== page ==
Physically, Griffen has rarely encountered problems. In a decade in the NFL, Griffen has never had a surgery. He's regularly the first player on the field several hours before kickoff, going through an intense warmup routine. Since he was a rotational player his first four seasons, Griffen says, he has thicker tread on the tires than most 10-year vets. When he's not doing his meetings or helping his kids (ages 7, 4 and 2) with schoolwork during the lockdown, he's lifting in his home gym and doing field work four days a week with his longtime movement coach, Shawn Myszka.
There's no rush to sign anywhere, Griffen says. The focus is on finding the right fit, the right coaching staff, the right culture. He wants a chance to win a ring. More than anything, Griffen says, he wants to find a team that loves him for him. And he envisions being the same guy the Vikings loved even through the hard times: high energy, ready to work, accountable, a leader.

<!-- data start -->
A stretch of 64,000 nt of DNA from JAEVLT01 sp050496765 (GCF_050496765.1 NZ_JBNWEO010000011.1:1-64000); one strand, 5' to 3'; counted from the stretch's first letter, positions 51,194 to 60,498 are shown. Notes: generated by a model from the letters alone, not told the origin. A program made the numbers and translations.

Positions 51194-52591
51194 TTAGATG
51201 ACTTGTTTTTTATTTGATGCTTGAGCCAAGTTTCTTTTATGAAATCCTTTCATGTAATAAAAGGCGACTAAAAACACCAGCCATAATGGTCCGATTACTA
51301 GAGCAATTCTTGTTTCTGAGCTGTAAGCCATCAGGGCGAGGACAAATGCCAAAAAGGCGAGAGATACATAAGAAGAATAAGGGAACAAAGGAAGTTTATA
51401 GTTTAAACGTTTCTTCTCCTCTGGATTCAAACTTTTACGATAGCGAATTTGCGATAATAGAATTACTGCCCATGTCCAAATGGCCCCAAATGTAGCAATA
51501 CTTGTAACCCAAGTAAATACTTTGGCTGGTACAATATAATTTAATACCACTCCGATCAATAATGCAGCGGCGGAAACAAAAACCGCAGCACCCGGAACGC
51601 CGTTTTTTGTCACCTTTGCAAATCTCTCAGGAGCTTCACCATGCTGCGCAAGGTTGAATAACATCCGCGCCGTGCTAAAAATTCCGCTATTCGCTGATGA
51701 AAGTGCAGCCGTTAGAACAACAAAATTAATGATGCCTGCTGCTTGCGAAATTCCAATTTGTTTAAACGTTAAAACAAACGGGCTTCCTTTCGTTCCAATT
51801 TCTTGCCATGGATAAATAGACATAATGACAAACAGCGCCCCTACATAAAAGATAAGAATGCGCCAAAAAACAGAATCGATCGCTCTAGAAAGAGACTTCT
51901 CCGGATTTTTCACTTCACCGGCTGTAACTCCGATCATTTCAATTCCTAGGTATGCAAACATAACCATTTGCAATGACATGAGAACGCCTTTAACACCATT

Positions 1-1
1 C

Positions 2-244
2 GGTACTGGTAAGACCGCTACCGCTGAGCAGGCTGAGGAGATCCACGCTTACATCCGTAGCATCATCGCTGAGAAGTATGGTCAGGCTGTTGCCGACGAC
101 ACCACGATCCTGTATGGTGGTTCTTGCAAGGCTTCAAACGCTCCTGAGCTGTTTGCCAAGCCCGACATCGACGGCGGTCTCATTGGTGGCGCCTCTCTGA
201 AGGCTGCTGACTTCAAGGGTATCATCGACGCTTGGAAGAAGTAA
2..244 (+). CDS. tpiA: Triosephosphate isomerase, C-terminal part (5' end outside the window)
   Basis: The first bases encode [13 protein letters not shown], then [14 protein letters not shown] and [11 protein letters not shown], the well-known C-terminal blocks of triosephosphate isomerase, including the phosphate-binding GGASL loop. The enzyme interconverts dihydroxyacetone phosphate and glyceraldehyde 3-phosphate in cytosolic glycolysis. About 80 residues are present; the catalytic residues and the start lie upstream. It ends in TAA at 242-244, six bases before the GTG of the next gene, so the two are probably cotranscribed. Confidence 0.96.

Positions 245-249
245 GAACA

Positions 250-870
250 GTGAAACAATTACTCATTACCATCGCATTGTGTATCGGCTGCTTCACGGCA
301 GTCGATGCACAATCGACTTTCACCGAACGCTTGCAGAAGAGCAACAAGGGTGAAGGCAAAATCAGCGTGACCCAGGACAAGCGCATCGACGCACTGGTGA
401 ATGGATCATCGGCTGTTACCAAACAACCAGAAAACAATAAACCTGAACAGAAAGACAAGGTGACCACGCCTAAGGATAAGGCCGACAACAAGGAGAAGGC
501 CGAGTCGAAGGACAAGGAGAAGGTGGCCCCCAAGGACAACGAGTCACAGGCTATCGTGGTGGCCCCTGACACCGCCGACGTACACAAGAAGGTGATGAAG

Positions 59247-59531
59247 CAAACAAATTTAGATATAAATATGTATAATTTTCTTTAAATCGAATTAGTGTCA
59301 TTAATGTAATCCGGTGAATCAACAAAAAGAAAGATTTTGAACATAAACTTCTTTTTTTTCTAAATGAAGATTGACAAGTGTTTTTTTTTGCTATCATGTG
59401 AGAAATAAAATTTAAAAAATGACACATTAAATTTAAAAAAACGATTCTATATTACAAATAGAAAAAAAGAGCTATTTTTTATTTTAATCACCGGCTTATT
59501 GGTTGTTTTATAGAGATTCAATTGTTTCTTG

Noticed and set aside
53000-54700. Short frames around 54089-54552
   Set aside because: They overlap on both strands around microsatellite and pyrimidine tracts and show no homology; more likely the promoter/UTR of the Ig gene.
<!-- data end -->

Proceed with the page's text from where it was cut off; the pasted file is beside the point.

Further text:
"I'm going to do anything possible in my body to make sure I'm putting myself and this team in the position to win," Griffen said. "And at the end of the day, I'm going to make sure I take care of myself, too. Because that's the most important part, is taking care of myself, and that's the new Everson. I'm finally taking care of myself, not just in a physical way, in a mental way, in a healthy way and really taking ownership in it and growing from that and being able to identify my flaws and my failures. I feel the best I ever felt.
"I'm very capable of going into a new environment and learning the ropes. It's just been fun to be in the league for 10 years. It's been a blessing. Four Pro Bowls, one second-team All-Pro. And there's been obstacles, but through the obstacles, I have fought back each and every time and I have proven that I am a guy that you can count on. Everybody has their hard times. And I push through the hard times and I'm still here standing and ready to go."